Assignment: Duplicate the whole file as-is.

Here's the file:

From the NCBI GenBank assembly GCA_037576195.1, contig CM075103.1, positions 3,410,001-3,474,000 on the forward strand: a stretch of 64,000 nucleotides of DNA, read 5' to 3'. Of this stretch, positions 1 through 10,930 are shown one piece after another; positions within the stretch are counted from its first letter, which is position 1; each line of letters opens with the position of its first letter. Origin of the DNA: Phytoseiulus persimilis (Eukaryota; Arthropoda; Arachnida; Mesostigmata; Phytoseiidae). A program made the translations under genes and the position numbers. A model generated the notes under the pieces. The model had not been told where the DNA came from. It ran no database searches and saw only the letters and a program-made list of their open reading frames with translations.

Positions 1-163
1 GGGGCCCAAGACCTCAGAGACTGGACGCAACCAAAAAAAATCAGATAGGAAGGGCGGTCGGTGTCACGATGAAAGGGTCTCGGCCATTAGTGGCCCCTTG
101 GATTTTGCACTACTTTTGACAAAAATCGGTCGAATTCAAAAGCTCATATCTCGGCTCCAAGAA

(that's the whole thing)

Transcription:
From the NCBI GenBank assembly GCA_037576195.1, contig CM075103.1, positions 3,410,001-3,474,000 on the forward strand: a stretch of 64,000 nucleotides of DNA, read 5' to 3'. Of this stretch, positions 1 through 10,930 are shown one piece after another; positions within the stretch are counted from its first letter, which is position 1; each line of letters opens with the position of its first letter. Origin of the DNA: Phytoseiulus persimilis (Eukaryota; Arthropoda; Arachnida; Mesostigmata; Phytoseiidae). A program made the translations under genes and the position numbers. A model generated the notes under the pieces. The model had not been told where the DNA came from. It ran no database searches and saw only the letters and a program-made list of their open reading frames with translations.

Positions 1-163
1 GGGGCCCAAGACCTCAGAGACTGGACGCAACCAAAAAAAATCAGATAGGAAGGGCGGTCGGTGTCACGATGAAAGGGTCTCGGCCATTAGTGGCCCCTTG
101 GATTTTGCACTACTTTTGACAAAAATCGGTCGAATTCAAAAGCTCATATCTCGGCTCCAAGAA